In performance tests, the 2.4-liter GLS with an automatic transmission was timed from a standstill to 60 mph in just 7.9 seconds. This is a full second faster than the average car in the segment. And the 2.0-liter turbo with an automatic transmission was timed in the same sprint in a still quicker 6.7 seconds.
Excellent Fuel Economy:
Fuel economy for the Sonata is another big plus. The 2.4-liter engine, coupled with either the automatic or manual transmission, is EPA-rated at an impressive 24 mpg city and 35 mpg on the highway. And even with the 2.0-liter turbo's added power, it comes at a very pump-friendly 22 mpg city and 34 highway.
2013 Hyundai Sonata SE interior
Comfortable and Attractive Interior:
Even though the Sonata is a midsize sedan, its interior is so big that the EPA classifies it as a "large" car. Its generous passenger space puts it second in the class to only the Honda Accord, while its seats are also comfortable and supportive. Its large trunk has a cargo capacity of 16.4 cubic feet, making it another convenient plus.
The cabin's actual design also compares very well for the class with its modern and attractive looks combined with upscale and user-friendly features. Build and materials quality is also impressive with an overall look and feel one would expect from a more expensive car.
Excellent Safety Scores and Long Warranty:
In government crash tests, the Sonata was awarded a top five-star rating for overall crash protection, consisting of four stars for front-impact occupant protection and five for side-impact protection.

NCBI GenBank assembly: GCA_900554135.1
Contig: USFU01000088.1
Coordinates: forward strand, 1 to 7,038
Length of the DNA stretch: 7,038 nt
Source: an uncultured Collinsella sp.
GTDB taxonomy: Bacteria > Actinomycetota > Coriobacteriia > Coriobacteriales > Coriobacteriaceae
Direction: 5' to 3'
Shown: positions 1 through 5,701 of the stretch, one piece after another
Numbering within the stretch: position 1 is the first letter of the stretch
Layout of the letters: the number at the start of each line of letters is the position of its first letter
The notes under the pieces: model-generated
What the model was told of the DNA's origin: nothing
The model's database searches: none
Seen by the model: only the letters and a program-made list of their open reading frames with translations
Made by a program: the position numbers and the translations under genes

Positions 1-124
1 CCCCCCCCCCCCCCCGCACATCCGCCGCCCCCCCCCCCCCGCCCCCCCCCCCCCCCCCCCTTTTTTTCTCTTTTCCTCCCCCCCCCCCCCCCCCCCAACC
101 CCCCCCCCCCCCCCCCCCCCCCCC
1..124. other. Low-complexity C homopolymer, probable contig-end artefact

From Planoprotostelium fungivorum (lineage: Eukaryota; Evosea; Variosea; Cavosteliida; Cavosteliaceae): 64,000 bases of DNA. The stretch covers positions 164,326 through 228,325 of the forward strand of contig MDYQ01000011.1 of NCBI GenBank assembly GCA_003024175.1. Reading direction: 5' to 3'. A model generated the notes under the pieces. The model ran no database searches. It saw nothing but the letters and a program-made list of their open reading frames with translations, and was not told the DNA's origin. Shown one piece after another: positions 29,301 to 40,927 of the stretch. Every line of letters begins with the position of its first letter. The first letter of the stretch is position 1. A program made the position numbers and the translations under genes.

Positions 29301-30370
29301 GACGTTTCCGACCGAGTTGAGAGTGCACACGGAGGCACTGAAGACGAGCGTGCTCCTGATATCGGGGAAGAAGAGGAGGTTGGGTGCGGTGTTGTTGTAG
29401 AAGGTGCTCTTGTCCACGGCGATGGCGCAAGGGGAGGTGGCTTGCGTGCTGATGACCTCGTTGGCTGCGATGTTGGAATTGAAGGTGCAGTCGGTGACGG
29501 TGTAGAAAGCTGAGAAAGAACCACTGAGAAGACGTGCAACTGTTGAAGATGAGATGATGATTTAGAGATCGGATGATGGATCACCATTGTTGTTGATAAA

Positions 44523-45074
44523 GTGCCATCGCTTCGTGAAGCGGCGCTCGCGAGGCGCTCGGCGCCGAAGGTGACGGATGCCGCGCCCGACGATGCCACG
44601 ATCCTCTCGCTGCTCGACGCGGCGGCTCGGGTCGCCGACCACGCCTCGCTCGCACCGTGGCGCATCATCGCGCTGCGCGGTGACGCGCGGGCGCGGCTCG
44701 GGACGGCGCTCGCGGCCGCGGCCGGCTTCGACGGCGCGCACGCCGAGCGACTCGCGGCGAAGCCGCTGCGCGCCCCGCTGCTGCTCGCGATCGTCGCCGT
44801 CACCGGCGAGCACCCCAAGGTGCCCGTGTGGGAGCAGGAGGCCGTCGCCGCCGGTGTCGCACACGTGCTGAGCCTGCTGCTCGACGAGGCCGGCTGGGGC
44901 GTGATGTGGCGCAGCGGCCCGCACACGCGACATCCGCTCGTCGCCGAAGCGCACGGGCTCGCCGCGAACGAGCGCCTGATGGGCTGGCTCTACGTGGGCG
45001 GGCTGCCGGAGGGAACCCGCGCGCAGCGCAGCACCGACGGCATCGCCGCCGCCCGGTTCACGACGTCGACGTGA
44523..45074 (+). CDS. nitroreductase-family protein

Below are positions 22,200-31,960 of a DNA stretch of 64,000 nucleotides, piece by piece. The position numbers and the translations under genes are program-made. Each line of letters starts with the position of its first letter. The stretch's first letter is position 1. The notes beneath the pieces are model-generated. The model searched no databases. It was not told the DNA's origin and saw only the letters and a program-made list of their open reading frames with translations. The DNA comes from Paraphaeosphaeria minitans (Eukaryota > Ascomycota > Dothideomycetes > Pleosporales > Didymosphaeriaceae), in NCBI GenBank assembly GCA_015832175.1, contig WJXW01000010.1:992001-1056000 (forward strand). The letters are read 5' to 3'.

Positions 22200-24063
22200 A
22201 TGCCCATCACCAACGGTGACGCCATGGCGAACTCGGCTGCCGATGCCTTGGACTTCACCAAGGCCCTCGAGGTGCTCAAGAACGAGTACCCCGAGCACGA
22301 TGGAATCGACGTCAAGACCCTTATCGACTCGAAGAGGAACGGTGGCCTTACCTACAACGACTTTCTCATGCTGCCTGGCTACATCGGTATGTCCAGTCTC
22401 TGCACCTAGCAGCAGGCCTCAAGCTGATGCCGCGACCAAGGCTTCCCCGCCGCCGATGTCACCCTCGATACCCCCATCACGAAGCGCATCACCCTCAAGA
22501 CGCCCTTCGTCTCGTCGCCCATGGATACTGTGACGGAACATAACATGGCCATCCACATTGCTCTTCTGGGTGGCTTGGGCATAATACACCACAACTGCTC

The Sonata's warranty is also one of the best in the business. The standard warrranty covers 5 years/60,000 miles, while the Drivetrain warranty extends to 10 years/100,000 miles. Their Roadside Assistance coverage is also 5 years/60,000 miles and their Rust warranty is for 5 years/100,000 miles.
Limited Rear Headroom:
While the new Sonata offers generally roomy passenger accommodations and the ability to stretch out on longer trips, the car's handsome and sleek exterior design does come with a possible comfort sacrifice for some occupants. It's the attractive but sloping roof line that results in only an adequate amount of headroom, both front and rear. Six-foot-plusers in back will be especially challenged.
Harsher SE Model Ride:
The sporty SE model offers more agile handling abilities and driver engagement along with its 18-inch alloy wheels, performance tires and sport-tuned suspension. Those potentially interested in this model, however, should be aware that the increased performance comes at the price of a harsher and bumpier ride quality.
The new Hyundai Sonata offers an appealling combination of comfort, design, features, performance and price, while its positive qualities significantly outnumber its drawbacks. Now clearly positioned among the leaders in the midsize sedan class, it is well worth serious consideration.
How To Get The Lowest Price:
Well, there's definitely a 'best way' when it comes to new car buying. If you want to get the best bottomline, out-the-door price you need to know exactly who to talk to at the dealership, how to make the contact and how to make this person eager to quickly drop prices as low as possible to get your sale.
Here's the details on exactly how to get the best price on a new Hyundai Sonata.
Good luck and all the best,